Last week my little toddler had an operation. I thought I would be able to cope with it, to support him and to keep my own strength, but his cries of pain and lack of understanding have brought me to the edge. My body feels like it has turned into a dark cave of his suffering, each cry echoing and echoing within me, growing and growing, with no end. The operation was on Wednesday. By Shabbat, I was near collapsing point and needed the cries to stop.
The three most important men in my life: my boyfriend, my father and the doctor, were telling me it was all in his head and he wasn’t in pain. Yet I could hear the pain. I could feel the pain. I was living the pain. And then a small miracle happened. There’s a beautiful dog here my toddler adores. He’s always loved playing with her. She belongs to a friend of ours – the first woman to publicly receive Orthodox rabbinic ordination, no less – who suggested we share her. The result was instantaneous and miraculous. He forgot his fear of the pain, even the idea of pain, and was running and jumping and dancing with her everywhere. This dog has helped to heal him. She has also allowed me to begin my own healing process. And this was the present of a mother who knew, who really knew, and understood and felt my agony.
Last night I went to a ‘sharing group’ for women. As a teenager and young adult I would have run a million miles away from this kind of thing – I didn’t like women, and spent as little as time with them as I could. They were bitchy, manipulative, backstabbing creatures who always looked me up and down as though I was a painting they didn’t like. It took me many years to understand this was to do with their insecurities (often about men) rather than me. And many more, until I became a mother, to understand women at all. Last night at this sharing group I watched beautiful women discover and nourish the courage to share disturbing and heart-wrenching stories. Stories about partners, children, stories about their roots and their search for identity. Stories about a search for inner peace. In each story I heard the same underlying plea: they needed other women who could understand what it is to give birth, what it is to lie with a man, what it is to bleed, and though their partners are all, I am sure, wonderful people, they are men.
Just as the rest of the world has been stuck inside a strange self-inflicted prison these past few months, I also have been watching the world from my weird bubble. We made Aliyah (came to live in Israel) in February and then a few weeks later I was not allowed to go to Ulpan (to learn Hebrew), let alone try to make friends. My isolation was a kind of isolation within isolation, yet still I kept calm (most of the time) and still I counted my blessings.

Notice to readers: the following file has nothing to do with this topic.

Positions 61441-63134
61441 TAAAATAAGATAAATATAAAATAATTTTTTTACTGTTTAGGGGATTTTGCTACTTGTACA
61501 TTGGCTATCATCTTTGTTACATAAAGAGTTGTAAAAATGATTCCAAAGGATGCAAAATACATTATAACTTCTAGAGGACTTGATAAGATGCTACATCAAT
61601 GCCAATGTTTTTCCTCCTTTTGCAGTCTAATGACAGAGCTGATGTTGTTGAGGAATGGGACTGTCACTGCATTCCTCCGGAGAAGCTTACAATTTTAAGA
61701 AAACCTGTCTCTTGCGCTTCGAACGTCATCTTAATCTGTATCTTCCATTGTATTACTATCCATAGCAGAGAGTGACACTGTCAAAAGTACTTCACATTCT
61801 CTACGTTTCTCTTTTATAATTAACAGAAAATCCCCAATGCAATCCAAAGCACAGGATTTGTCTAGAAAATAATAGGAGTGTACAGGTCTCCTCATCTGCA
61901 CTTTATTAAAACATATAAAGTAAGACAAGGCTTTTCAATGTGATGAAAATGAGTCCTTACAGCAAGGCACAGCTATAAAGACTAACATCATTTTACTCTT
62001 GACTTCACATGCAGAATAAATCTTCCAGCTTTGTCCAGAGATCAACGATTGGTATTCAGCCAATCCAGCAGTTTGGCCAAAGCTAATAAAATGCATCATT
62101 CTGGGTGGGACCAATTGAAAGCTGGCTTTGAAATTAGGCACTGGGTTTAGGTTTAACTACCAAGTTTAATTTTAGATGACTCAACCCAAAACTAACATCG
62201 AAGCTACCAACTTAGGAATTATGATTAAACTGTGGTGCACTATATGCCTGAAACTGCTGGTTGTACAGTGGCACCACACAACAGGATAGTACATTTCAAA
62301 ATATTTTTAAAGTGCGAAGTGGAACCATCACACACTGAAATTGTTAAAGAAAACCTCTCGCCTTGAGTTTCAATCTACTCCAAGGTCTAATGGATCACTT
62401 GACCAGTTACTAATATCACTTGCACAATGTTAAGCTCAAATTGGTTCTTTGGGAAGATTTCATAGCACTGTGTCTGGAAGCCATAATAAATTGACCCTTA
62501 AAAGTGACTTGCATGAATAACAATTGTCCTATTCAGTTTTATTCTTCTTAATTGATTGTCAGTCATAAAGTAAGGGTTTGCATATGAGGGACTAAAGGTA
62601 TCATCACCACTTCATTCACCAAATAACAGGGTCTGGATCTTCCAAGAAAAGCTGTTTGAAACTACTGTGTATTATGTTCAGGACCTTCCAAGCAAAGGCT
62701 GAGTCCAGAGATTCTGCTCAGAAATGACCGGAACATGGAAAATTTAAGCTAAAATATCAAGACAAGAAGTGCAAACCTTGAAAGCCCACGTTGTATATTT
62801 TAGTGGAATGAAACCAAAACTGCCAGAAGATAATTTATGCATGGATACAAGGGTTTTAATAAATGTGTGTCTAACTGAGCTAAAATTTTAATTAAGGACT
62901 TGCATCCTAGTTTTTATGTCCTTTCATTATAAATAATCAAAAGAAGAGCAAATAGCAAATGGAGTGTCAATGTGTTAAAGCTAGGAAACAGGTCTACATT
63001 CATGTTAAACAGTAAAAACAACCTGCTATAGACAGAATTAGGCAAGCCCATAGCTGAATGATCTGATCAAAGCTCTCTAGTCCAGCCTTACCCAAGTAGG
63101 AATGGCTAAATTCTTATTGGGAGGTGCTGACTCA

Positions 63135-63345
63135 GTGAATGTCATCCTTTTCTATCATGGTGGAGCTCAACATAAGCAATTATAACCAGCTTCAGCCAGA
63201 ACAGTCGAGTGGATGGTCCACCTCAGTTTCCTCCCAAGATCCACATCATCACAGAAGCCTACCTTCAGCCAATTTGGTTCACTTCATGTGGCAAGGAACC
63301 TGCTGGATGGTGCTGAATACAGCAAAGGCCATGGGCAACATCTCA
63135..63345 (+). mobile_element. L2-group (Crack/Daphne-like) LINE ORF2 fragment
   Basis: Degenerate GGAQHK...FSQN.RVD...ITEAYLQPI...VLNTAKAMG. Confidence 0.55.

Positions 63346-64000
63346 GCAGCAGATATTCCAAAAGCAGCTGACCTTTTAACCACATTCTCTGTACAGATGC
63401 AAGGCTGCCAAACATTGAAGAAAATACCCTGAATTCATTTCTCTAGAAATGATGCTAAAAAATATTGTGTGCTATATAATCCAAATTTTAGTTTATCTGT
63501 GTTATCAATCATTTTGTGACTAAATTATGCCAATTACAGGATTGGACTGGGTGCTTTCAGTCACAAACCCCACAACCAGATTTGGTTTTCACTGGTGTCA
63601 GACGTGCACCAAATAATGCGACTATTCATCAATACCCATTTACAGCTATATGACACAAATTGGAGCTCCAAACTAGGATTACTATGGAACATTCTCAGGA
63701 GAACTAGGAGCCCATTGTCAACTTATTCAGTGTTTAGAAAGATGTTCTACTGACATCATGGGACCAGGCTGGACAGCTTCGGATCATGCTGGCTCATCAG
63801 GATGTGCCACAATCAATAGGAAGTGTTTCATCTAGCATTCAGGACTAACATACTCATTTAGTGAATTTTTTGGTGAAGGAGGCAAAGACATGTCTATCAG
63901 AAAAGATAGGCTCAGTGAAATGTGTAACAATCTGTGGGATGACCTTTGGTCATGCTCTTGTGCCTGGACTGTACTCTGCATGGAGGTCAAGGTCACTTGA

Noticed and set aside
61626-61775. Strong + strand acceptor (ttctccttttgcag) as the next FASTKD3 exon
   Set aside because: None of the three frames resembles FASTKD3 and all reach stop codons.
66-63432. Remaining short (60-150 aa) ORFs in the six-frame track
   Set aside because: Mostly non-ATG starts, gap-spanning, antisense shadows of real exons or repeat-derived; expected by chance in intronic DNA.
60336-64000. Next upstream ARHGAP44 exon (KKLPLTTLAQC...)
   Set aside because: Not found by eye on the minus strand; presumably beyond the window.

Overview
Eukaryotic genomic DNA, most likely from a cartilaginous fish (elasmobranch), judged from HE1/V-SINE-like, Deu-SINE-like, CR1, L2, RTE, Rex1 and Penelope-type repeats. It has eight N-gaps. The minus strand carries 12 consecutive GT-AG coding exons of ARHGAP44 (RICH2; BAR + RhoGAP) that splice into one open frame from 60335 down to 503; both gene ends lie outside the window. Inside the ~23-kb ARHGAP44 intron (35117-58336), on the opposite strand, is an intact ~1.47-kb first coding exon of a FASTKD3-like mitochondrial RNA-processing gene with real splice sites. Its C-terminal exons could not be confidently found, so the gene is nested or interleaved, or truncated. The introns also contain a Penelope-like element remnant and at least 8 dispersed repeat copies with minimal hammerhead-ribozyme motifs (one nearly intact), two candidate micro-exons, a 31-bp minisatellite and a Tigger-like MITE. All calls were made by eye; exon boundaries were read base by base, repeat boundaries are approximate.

I watched in horror as England destroyed itself, the people there more and more confused and traumatised with the poor leadership leading to more deaths. I watched in horror how America suffered terribly, how Trump even led some of his people to self-inject disinfectant, and then refused to accept any responsibility. With horror, I watched these right-wing governments, led by men, and the path of destruction they were leaving in their wake. And then I studied other countries with fascination: New Zealand, Germany, Taiwan, Iceland, Finland, Norway, Denmark, watched how they were succeeding with their female leadership. What is it these women have inside them which means they can deal with such a crisis?
And that led me to thinking, in the past week, about George Floyd, a mother’s son, a daughter’s father. What would have happened if the police who had stopped him that day had been female? Would a woman have kept her knee on his neck for eight minutes and 46 seconds? Really? How many women are in fact violent, compared with the amount of violent men in the world? I am not talking about race here. I am talking about gender. Even if all white female police officers in America have racist tendencies (and then, maybe are trained NOT to be racist) which I also can’t believe, there is just no way they would act the same way. Why? Because they have given – or may well give – birth to sons, to daughters. Because there is something inside of us which says: protect, save, and love, at all costs.
That’s why it’s the women of this country who are increasingly becoming the true protesters against war, the true advocates for peace. Why should we give birth to our children, only to lose our utter reason for being because of futile violence about territory? Who cares? I was not born here, but this is my country because I live and work in it and I contribute to making it flourish. You were born here; you are Jewish. You were born here.; you are Muslim. You were born here; you are Christian. You were born here; you are Israeli. You were born here; you are Israeli Arab. You were born here; you are Palestinian. Did you choose to be born here? Was it something within your control? It was within my control to come here; I chose to make it my country. But I am only doing so on the understanding it is your country too. It is the country of us all. It is not worth losing sons, losing daughters over. Life is too precious. There has to be another way.
And I think of my toddler in that hospital bed, scared, helpless, crying, and I cannot even begin to understand the pain of mothers who lose their children because of violence, because of war. That’s not why we give birth to our children!
As I watch the miracle of my son playing and laughing and dancing with his favourite dog, as the pain slowly begins to heal inside of me, I swear to myself: there has to be another way. And I know, thankfully, there are many, many, many women out here who will help me to find it.